Type 2 diabetes used to be called "adult onset," because it used to develop later in life. Now, however, rates of Type 2 diabetes are on the rise among kids and adults. In Type 2 diabetes, your body may not make insulin properly or use it well. People become "insulin resistant," meaning their muscles don't allow glucose in, and it builds up in the blood, which can cause damage to your eyes, kidneys, and nerves. Diabetes increases your risk for heart disease and stroke.
There is another type of diabetes called gestational diabetes, which happens to pregnant women. Some cases of gestational diabetes resolve when the baby is born. Other times, the mother will continue to suffer from diabetes.
No matter which type of diabetes you have, managing your diet is essential. Your doctor or registered dietician can provide specific guidelines for your medical condition. As a general guideline, people with diabetes have to be very careful about the types of carbohydrates they eat, since this food component has the most immediate effect on blood glucose.
Refined carbohydrates like table sugar, honey, white bread, white potatoes, white rice, and plain pasta will affect blood sugar levels most dramatically. People with diabetes should limit their intake of refined carbs and choose complex carbohydrates instead.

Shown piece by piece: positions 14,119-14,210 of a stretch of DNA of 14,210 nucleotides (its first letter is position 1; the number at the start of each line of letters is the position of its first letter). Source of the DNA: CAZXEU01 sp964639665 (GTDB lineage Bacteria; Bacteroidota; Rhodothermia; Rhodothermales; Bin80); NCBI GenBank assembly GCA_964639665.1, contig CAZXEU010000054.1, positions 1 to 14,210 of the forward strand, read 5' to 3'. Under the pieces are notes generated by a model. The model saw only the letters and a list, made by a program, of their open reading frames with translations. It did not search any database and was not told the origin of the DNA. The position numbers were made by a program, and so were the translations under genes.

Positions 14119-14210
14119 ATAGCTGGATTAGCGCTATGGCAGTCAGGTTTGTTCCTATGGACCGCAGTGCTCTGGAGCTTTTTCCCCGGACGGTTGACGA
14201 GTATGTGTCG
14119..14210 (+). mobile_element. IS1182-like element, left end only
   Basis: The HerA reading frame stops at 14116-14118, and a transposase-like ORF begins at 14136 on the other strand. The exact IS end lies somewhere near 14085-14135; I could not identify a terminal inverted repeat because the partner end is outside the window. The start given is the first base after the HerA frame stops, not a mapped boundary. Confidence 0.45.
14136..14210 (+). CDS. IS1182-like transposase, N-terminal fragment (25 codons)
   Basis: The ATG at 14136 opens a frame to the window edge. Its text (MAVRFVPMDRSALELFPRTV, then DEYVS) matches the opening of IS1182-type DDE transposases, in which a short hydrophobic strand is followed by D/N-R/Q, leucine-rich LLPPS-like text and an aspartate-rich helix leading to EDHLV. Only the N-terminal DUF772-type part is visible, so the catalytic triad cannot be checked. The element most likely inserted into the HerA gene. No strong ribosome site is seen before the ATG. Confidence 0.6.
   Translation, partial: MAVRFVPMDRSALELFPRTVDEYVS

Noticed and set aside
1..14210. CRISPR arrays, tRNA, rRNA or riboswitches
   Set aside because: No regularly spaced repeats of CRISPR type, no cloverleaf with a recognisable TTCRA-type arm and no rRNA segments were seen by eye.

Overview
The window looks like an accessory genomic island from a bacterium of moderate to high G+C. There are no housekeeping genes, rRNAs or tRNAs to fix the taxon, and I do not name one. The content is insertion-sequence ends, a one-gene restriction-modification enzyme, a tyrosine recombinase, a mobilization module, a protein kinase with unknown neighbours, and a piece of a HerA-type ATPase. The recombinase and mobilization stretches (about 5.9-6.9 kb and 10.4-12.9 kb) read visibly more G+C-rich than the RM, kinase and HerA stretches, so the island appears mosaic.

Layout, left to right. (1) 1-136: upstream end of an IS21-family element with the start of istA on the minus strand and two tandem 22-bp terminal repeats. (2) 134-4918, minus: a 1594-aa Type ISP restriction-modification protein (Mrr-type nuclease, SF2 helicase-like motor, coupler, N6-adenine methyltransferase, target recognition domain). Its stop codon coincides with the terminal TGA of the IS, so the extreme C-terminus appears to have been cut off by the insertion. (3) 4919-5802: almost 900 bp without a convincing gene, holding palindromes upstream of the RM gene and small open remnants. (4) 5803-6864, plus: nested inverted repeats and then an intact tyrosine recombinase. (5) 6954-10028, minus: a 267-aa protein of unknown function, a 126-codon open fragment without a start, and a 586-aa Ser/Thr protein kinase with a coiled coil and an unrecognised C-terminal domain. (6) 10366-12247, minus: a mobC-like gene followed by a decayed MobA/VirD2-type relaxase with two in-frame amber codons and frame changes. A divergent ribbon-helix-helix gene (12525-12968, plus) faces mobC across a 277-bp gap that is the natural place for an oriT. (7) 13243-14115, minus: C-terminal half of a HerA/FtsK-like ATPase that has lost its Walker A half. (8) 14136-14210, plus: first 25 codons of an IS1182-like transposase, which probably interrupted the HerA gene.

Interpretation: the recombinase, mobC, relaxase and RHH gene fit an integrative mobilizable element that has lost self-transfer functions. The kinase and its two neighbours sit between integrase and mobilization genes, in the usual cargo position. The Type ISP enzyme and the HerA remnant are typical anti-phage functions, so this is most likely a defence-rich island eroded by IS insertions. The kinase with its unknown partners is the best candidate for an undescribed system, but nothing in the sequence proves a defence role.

Complex carbohydrates like oatmeal, brown rice, 100% whole-grain bread, and corn tortillas will take longer to impact blood sugar, but diabetes patients still have to monitor when and how many complex carbs they eat.
Timing is everything
Instead of overloading your body with a large batch of food to process all at once, it is easier on a diabetic body to break meals up into smaller portions throughout the day. Eating more frequent, smaller meals helps keep you from getting so hungry that your blood sugar drops too low, and it also avoids flooding your system with too much glucose all at once. Your doctor may also advise you to be sure that you eat a small snack, like a cup of yogurt or a granola bar, about an hour or so before you start to exercise. If you work out on an empty stomach, your glucose levels can drop to a dangerous level.
Less fat, salt, and alcohol